119 Cal.Rptr. 618

NATIONAL AUTOMOBILE AND CASUALTY INSURANCE COMPANY, Cross-complainant and Respondent, v. NORMAN R. ATKINS et al., Cross-defendants and Appellants.

Docket No. 44178.Court of Appeal of California, Second District, Division Four.
February 25, 1975.

Appeal from Superior Court of Los Angeles County, No. C-997377, Peter H. Stevens, Judge.

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Jones Wilson and Robert E. Jones for Cross-defendants and Appellants.

Bodkin, Breslin Luddy, Robert C. Haase, Jr., and Michael A. Jacobs for Cross-Complainant and Respondent.



In 1965, defendant attorneys (hereinafter “attorneys”) acting as counsel for William Snyder, brought suit against Columbia News[1] on five alleged causes of action. Snyder alleged that he was the assignee of Evelyn Shulem, who, in turn was the assignee of Aero Press, the original obligee of the claims sued on. Still acting as counsel for Snyder, the attorneys caused attachments to be levied on bank accounts of Columbia and, in connection therewith, procured attachment bonds from National. The declarations for attachment, and the application to National, were executed by Snyder and not by the attorneys.

Except for responsive pleadings by Columbia, the action apparently remained dormant. On November 30, 1967, Snyder died; his widow was

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appointed as administratrix-with-the-will-annexed of Snyder’s estate, with the same attorneys acting as her counsel in the probate matter. No further action was taken in the Snyder-Columbia suit and, on November 4, 1970, it was dismissed pursuant to section 583 of the Code of Civil Procedure.

Thereafter Columbia sued National on the attachment bond, recovering $3,500 as damages for the attachments. National cross-complained, in that action, against the attorneys, alleging “malpractice” on their part in not pursuing the Snyder-Columbia action with diligence and in not advising National of Snyder’s death in time for National to file a claim in the probate proceedings.

Based on findings that the attorneys were negligent in not pursuing the Snyder-Columbia action, the trial court gave judgment in favor of National and against the attorneys for $3,500 and costs. The attorneys have appealed; we reverse.

I (1) We first consider the contention made in National’s brief (although not mentioned in the findings of fact) that the attorneys became liable to National because the attorneys did not advise National of Snyder’s death, so that National could file a claim in the Snyder estate.

We know of no duty on the part of either a personal representative or the representative’s counsel to advise potential creditors of the estate of a death or of the pendency of probate proceedings. The Legislature has provided, in section 702 of the Probate Code, for a method of giving notice to creditors; it is not claimed that procedure was not followed in this instance. That statutory mode of giving notice is all that the law requires. The attorneys in this case had no more duty to notify National than did the attorney in Brian v. Christensen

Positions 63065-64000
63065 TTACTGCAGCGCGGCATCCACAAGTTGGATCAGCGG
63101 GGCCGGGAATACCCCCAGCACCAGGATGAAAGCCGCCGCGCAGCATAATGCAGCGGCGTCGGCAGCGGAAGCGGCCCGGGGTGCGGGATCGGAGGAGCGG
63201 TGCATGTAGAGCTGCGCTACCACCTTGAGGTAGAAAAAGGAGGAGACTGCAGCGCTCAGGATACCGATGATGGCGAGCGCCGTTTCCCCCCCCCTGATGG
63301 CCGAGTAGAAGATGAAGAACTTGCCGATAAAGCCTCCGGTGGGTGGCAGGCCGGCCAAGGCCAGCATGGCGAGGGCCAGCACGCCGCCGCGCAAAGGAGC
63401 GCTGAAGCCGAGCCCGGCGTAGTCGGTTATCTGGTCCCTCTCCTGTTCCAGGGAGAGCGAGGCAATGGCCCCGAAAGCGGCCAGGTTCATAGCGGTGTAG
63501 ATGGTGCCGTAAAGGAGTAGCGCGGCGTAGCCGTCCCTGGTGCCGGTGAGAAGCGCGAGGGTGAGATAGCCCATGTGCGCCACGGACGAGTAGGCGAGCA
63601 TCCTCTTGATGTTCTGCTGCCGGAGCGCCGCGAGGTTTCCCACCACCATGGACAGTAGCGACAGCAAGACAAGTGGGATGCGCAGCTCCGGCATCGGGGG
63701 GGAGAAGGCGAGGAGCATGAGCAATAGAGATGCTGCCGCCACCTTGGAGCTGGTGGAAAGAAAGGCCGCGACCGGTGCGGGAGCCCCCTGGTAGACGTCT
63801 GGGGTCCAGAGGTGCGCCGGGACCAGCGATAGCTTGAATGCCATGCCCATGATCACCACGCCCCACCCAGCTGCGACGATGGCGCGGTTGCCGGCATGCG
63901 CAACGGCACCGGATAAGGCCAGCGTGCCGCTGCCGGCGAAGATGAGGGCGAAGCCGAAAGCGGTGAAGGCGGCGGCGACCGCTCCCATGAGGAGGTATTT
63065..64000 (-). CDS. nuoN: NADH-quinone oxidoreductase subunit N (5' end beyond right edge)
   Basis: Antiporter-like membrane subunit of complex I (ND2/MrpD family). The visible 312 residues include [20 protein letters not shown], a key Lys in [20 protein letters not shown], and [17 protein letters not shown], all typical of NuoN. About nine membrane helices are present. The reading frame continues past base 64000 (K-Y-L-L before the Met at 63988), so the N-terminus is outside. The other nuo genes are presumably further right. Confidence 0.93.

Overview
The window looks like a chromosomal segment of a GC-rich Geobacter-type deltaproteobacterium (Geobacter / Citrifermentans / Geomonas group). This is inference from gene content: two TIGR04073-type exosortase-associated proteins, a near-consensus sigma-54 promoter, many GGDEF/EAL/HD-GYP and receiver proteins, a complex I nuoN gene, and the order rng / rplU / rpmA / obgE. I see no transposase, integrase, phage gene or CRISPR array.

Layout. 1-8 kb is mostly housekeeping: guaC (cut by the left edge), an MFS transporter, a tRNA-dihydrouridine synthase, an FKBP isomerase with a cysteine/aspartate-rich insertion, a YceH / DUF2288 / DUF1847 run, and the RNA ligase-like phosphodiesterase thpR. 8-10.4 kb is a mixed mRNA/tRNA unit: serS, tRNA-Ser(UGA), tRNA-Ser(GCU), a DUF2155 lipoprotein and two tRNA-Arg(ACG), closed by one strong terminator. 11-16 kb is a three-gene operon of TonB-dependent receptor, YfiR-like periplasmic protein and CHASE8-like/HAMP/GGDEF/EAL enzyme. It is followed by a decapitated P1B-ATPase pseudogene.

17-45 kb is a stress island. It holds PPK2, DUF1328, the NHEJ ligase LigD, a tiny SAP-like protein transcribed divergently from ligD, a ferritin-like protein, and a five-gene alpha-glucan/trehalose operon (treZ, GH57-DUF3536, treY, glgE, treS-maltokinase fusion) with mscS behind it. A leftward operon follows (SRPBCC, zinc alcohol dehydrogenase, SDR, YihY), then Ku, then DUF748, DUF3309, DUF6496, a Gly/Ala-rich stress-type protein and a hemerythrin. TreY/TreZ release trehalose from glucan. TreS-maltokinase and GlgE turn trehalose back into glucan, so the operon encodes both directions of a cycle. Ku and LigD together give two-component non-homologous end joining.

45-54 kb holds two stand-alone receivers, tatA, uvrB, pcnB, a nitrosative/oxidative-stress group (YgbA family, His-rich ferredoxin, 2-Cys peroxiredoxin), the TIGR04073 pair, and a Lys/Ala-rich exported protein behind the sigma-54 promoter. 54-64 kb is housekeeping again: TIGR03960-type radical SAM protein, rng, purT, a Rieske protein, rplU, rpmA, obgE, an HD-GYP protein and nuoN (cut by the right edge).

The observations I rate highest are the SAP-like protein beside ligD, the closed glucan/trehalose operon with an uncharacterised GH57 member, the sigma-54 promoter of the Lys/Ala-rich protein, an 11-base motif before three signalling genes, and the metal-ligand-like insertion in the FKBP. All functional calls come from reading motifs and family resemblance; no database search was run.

(1973) 35 Cal.App.3d 377 [110 Cal.Rptr. 688].

Nor do we find any duty on the part of the attorneys toward National to prosecute with diligence the Snyder-Columbia action.

Counsel cite to us Biakanja v. Irving (1958) 49 Cal.2d 647
[320 P.2d 16, 65 A.L.R.2d 1358], and Lucas v. Hamm (1961)56 Cal.2d 583

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[15 Cal.Rptr. 821, 364 P.2d 685], in which the draftsman of a will was held liable to a person whom the decedent had intended to be a beneficiary of his estate,[2] and to Donald v. Garry
(1971) 19 Cal.App.3d 769 [97 Cal.Rptr. 191, 45 A.L.R.3d 1177], in which an attorney was held liable to an assignor for collection. Those cases are not in point. Unlike the cited cases, National was in no sense the intended beneficiary of the Snyder-Columbia action. Whatever the attorneys’ duties were to Snyder, to Snyder’s personal representative, or to Snyder’s assignors, they had no enforceable duty to National.[3]

The judgment is reversed.

Jefferson, Acting P.J., and Dunn, J., concurred.

A petition for a rehearing was denied March 18, 1975, and respondent’s petition for a hearing by the Supreme Court was denied April 24, 1975.

[1] Columbia News was a fictitious name for Publisher Art, Inc., the legal entity sued in the Snyder action and the plaintiff in the main action here. For convenience, we refer to that party as “Columbia.”
[2] See also Heyer v. Flaig (1969) 70 Cal.2d 223
[74 Cal.Rptr. 225, 449 P.2d 161]; and cf. Ventura County Humane Society v. Holloway (1974) 40 Cal.App.3d 897 [115 Cal.Rptr. 464] .
[3] Since we hold that the attorneys had no duty to National, we need not decide other issues argued in the briefs, such as whether the Snyder-Columbia action would have resulted in a judgment for Snyder or whether the Snyder estate could have paid a claim had National filed one in that probate proceeding.

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